That being said, what I crave nowadays is acknowledgement. I am tired of the “they might be queer” thing. I want authors to have to name it. I want them to put it to words. I want it to be explicit. Not because that would make it CANON™ and thus a number we can point to (“look! a queer character!” like it’s gay Pokémon Snap) but because the explicitness means it cannot be “explained away.” It means the creators acknowledge not just the character’s existence but by extension my existence.
What you have to understand is that, at least on the gender/sexuality axis, heteronormativity and cisnormativity mean that cisgender and heterosexual people don’t need this. They are “acknowledged” by default. We don’t question their existence, their place, or their presence. Comparatively, the rest of us kinda do need it.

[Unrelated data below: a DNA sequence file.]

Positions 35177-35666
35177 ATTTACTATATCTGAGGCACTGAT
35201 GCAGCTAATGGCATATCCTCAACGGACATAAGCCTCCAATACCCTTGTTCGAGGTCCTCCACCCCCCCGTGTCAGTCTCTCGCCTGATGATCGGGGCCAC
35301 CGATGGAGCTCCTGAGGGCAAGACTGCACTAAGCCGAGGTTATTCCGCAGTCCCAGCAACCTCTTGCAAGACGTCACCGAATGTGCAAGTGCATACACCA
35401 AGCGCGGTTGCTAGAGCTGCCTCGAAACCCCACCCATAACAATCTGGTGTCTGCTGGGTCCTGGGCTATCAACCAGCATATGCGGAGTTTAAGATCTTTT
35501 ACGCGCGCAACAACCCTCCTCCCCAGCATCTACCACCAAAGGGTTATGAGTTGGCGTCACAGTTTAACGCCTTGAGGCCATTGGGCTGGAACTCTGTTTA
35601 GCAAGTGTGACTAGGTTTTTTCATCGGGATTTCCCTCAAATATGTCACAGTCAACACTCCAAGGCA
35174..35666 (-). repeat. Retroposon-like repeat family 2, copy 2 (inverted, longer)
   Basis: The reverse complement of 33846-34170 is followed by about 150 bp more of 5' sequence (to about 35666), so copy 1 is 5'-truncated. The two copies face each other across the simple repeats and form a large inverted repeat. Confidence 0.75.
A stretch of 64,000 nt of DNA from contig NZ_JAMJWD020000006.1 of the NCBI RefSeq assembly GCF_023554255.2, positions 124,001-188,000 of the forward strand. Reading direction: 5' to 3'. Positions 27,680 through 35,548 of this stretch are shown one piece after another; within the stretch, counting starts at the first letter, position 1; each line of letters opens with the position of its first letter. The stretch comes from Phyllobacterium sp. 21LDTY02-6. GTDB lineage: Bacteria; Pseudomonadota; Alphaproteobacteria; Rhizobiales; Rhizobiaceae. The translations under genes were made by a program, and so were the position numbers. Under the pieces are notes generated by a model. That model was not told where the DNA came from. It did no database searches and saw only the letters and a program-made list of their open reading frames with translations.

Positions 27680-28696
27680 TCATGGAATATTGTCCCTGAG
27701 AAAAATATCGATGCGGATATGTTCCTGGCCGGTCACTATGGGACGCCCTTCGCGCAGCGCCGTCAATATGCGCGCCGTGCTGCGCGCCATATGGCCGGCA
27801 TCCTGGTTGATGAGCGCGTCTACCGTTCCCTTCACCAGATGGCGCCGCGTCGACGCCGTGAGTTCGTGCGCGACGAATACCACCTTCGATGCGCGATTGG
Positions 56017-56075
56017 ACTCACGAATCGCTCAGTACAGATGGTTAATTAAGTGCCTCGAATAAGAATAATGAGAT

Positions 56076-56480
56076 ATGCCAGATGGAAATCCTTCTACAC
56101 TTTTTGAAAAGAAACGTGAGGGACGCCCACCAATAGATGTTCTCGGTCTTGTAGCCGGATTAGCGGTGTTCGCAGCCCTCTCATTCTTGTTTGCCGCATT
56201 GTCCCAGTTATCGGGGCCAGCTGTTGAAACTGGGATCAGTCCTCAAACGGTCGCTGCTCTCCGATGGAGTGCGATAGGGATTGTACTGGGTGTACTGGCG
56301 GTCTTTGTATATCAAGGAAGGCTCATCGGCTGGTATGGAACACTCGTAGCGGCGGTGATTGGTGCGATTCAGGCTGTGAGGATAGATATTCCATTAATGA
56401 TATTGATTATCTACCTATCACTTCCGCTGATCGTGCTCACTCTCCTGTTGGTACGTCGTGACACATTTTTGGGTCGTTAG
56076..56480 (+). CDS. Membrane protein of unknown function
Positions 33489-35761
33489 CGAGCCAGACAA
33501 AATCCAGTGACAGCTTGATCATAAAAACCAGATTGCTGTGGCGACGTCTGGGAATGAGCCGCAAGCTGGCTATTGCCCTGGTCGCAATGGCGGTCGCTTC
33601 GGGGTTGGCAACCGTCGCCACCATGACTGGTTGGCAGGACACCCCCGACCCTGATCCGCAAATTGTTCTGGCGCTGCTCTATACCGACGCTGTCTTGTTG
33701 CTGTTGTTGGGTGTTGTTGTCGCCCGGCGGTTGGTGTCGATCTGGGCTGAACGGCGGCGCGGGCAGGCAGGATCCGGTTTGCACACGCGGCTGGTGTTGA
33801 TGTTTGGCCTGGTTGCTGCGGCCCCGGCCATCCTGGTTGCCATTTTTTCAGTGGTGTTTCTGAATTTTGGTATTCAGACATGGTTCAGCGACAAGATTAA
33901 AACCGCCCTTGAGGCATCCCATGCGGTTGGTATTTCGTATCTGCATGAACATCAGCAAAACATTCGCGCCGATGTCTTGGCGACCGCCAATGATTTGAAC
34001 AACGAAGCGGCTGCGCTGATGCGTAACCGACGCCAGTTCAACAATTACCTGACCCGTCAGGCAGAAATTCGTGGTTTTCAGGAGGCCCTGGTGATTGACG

And this does not necessarily mean that you have to have every queer character scream “I’M GAY! :D” in the first 120 seconds of their appearance. You can signal it firmly but gently — for an example of this, read the first 6-7 issues of Kate Leth’s absolutely fantastic Patsy Walker AKA Hellcat. Pay attention to how the book signals, say, Tom and Ian’s sexualities. There’s very little doubt about it, but it’s also not an in-your-face hammer. But it’s definitely CANON™ in an unambiguous way.
I also want to point out that like… I can understand this desire for “acceptance” on my part as a primarily political and social desire, rather than necessarily my desires as a media consumer. I still love lots of stuff that’s never gonna give me the queer acknowledgment I want. And that’s fine! I can still enjoy those things (and still think my faves are hella fucking gay) without guilt.
There’s a special place in my heart, however, for those creators who will go the mile and make things explicit, who will acknowledge this. Queerbaiting is the pretense of acknowledgement; it is saying “we see you, but we’re only pretending to care.” I want to reserve my energy and passion for people who will actually make the effort to fully acknowledge, to make explicit, to put their weight behind it.